mettere a punto

ItalianEdit

EtymologyEdit

Literally, “to put at point”. Compare French mettre au point.

VerbEdit

méttere a punto (first-person singular present métto a punto, first-person singular past historic mìsi a punto, past participle mésso a punto, auxiliary avére) (transitive)

  1. to tune up (a device, motor, etc.)
  2. to add a finishing touch; to perfect
    Synonyms: approntare, dare l'ultimo tocco
    • 2012, John Green, Giorgia Grilli, transl., Colpa delle Stelle [The Fault in our Stars], Mondadori, page 88:
      La mamma aveva messo a punto questo gran piano in base al quale avremmo dovuto dormire durante le ultime ore di volo, così da essere pronti, una volta atterrati alle otto del mattino, a succhiare il midollo della vita e via dicendo.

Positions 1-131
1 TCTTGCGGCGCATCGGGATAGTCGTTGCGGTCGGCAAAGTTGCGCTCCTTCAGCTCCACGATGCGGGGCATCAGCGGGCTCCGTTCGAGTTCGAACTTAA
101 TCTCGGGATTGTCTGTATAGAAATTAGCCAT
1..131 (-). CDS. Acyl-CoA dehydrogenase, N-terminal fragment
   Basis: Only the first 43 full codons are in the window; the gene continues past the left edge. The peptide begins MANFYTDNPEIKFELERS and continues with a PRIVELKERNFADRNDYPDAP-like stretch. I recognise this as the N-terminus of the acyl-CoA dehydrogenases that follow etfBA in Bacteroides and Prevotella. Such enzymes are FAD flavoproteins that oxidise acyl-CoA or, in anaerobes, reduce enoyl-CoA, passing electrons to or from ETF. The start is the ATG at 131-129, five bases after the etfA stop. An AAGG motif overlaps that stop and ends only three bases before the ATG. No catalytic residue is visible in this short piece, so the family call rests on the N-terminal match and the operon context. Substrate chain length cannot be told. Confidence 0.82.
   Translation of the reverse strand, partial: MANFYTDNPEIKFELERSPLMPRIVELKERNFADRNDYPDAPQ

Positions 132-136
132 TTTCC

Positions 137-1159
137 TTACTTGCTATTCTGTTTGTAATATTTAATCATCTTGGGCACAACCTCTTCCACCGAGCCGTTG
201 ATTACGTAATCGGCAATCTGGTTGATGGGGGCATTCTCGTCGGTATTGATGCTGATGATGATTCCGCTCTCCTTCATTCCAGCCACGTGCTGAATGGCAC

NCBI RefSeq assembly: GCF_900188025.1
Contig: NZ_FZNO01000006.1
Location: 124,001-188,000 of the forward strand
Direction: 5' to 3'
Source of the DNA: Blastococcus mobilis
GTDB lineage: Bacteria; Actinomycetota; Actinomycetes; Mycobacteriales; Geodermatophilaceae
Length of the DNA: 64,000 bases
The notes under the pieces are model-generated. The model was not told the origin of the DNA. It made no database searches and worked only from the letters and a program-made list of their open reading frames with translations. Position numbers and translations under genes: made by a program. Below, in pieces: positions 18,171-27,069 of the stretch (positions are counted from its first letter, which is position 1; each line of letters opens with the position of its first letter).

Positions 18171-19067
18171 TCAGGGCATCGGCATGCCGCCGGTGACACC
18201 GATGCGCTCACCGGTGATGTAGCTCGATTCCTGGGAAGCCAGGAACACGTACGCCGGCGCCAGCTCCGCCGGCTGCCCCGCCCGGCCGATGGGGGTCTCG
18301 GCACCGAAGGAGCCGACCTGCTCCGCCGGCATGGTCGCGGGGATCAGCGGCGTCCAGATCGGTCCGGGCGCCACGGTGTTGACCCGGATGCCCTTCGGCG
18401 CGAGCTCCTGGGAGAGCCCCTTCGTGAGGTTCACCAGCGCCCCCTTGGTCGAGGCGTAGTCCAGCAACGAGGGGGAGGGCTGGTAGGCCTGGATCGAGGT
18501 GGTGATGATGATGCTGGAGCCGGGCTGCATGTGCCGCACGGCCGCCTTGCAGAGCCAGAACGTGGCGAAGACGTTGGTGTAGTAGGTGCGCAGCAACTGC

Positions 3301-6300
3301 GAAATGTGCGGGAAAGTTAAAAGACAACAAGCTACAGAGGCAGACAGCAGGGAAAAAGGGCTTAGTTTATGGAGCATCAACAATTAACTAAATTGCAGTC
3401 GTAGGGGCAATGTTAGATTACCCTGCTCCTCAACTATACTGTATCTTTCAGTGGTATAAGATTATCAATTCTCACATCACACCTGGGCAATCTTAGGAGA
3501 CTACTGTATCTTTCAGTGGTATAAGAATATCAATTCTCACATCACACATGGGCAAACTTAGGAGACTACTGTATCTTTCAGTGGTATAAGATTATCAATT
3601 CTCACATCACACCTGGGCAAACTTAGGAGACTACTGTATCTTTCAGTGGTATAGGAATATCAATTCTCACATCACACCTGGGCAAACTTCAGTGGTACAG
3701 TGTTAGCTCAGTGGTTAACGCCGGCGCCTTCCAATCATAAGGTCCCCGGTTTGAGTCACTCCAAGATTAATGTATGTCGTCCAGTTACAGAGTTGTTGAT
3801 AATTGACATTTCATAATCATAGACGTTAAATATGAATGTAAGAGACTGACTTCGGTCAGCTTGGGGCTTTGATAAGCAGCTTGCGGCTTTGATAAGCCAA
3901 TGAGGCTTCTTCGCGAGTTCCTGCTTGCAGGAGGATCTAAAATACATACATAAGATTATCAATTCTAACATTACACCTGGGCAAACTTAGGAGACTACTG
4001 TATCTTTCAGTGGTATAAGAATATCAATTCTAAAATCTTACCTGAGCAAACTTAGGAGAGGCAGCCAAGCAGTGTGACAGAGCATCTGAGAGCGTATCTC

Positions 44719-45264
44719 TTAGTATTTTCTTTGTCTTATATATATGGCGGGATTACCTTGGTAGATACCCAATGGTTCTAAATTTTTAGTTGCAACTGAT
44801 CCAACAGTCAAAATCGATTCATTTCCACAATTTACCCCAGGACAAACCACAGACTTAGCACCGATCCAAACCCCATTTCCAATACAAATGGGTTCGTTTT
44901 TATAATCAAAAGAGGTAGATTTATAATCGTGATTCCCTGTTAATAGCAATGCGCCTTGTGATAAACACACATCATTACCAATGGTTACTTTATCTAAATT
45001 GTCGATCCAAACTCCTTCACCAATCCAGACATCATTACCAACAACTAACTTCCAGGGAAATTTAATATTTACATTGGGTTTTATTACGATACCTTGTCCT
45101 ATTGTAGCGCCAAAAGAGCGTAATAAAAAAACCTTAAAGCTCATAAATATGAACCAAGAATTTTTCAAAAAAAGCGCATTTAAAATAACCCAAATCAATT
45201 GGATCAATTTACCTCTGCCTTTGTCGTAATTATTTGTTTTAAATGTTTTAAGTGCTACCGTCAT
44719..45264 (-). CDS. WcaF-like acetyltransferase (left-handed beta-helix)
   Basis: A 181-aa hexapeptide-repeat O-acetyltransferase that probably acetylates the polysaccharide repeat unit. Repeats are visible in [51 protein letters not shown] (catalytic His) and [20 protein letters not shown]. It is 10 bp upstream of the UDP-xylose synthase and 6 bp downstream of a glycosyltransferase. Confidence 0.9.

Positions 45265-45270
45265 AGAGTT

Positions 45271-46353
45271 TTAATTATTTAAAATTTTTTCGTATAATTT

Mom had this big plan that we would sleep for the last several hours of the flight, so when we landed at eight A.M., we'd hit the city ready to suck the marrow out of life or whatever.
      (literally, “Mom had perfected this grand plan according to which we would have had to sleep during the last hours of the flight, so as to be ready, once we landed at eight in the morning, to suck the marrow of life and so on.”)
  3. to define the particulars or terms of; to specify
    Synonyms: precisare, mettere a fuoco